The Power of Clarity 

by Kevin Stacey

© 2002  TrainRight, Inc.

Being unsure about where you stand, how you feel, what you want and need, and going through life thinking,  “Well, um, uh, I think, maybe, I’m not sure……” is a major contributor to self-created stress. There are enough inherent obstacles in life without this uncertainty, and we need the power of our convictions to navigate through them. 

When you’re clear on the inside, it gives you the backbone to stand by tough decisions (especially when they don’t please the people around you), set boundaries with others, say no to what you really don’t want, and make difficult but necessary changes in your life. How many people do you know who have a job or relationship they know is over, but they’re still staying because they don’t have clarity on the situation?

Ways to gain more clarity:

  • Stop looking for clarity outside of yourself and turning to other people to give you answers and validation.

  • Trust that the answers are already in you if you just listen. Know that you have a voice inside of you that is always right and wants to be heard. Sometimes, what the voice says is not what we want to hear, because it may mean that change is coming. It may not be the easiest route to take, but it is the truest route, our highest route. If we don’t listen to this inner voice, a part of us just wilts away. Become very still so you can hear what your inner voice is trying to tell you. For more information on how to quiet the busy mind, see the January 2002 newsletter.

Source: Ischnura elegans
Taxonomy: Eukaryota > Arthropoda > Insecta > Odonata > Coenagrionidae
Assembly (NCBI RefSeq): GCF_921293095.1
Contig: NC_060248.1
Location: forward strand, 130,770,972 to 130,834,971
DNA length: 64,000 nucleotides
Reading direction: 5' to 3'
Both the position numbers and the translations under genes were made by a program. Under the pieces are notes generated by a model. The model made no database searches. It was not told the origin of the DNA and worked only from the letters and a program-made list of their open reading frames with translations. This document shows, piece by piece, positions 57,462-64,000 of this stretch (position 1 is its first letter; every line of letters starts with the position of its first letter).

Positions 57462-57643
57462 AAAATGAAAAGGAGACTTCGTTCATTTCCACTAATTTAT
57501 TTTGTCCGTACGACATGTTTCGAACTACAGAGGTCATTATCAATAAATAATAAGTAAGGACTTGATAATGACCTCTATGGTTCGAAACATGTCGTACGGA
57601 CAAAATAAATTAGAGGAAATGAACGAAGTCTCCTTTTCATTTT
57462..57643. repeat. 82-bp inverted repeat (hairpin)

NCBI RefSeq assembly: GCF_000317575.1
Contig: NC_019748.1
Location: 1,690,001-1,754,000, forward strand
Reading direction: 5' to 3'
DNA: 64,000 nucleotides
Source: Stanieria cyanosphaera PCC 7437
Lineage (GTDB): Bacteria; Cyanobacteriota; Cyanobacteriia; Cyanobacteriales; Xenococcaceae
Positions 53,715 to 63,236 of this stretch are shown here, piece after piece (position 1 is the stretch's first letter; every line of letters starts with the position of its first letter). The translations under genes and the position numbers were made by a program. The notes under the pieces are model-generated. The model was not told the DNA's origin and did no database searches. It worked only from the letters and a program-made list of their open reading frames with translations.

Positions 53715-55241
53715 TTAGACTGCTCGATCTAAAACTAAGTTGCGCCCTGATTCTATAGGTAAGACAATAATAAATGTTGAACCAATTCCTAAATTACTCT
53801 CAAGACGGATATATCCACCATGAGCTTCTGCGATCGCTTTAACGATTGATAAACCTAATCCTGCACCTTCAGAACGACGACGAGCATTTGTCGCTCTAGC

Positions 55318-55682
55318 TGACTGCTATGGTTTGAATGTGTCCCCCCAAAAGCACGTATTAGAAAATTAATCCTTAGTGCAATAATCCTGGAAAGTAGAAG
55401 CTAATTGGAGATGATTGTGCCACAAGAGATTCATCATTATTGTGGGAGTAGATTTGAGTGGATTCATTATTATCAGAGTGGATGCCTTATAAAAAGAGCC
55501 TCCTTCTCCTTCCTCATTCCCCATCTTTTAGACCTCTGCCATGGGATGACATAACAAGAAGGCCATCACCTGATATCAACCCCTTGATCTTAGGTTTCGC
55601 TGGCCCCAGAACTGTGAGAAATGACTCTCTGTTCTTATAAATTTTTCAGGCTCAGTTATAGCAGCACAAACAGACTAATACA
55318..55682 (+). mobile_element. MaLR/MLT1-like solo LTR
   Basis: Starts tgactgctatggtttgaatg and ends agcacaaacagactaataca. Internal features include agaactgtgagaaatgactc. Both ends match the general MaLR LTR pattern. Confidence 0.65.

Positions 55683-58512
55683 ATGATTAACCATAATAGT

• Start journaling. Writing things out is a powerful tool to tap into your inner wisdom and one of the best ways to get clear. Ask yourself questions and honestly express your responses. For most folks, the best time to journal is in the morning or late at night. Having a record that you can recall can help you identify any patterns and repetitive expressions that need your attention. It can also act as a good baseline that you can look back at and gauge your growth over time.

  • Write out lists. Simply take a piece of paper and draw a line down the middle. On one side, write down all of the positives about the situation on which you need clarity. On the other side, write down all of the negatives. Other headings can be the reasons why it’s good for you to stay in a particular situation and the reasons why it would be best for you to leave. This is a simple concept, but you’d be amazed how long we sweat over a situation before we take out a pen and piece of paper and just do it.

With the all the complications in life, we tend to dilute ourselves and look for increasingly complex solutions to our problems. I encourage you to keep it simple and look within. If you don’t know what you want or where you’re going, nobody else will. Who but you is going to know? 

About the Author

Kevin Stacey helps companies and professionals achieve maximum productivity and effectiveness through stress management and time management training.  He is available to speak on these topics.  For more information visit or call 1-800-603-7168.

© 2002 Permission is granted to reprint this article in print or on your web site so long as the paragraph above is included and contact information is provided to   Thank you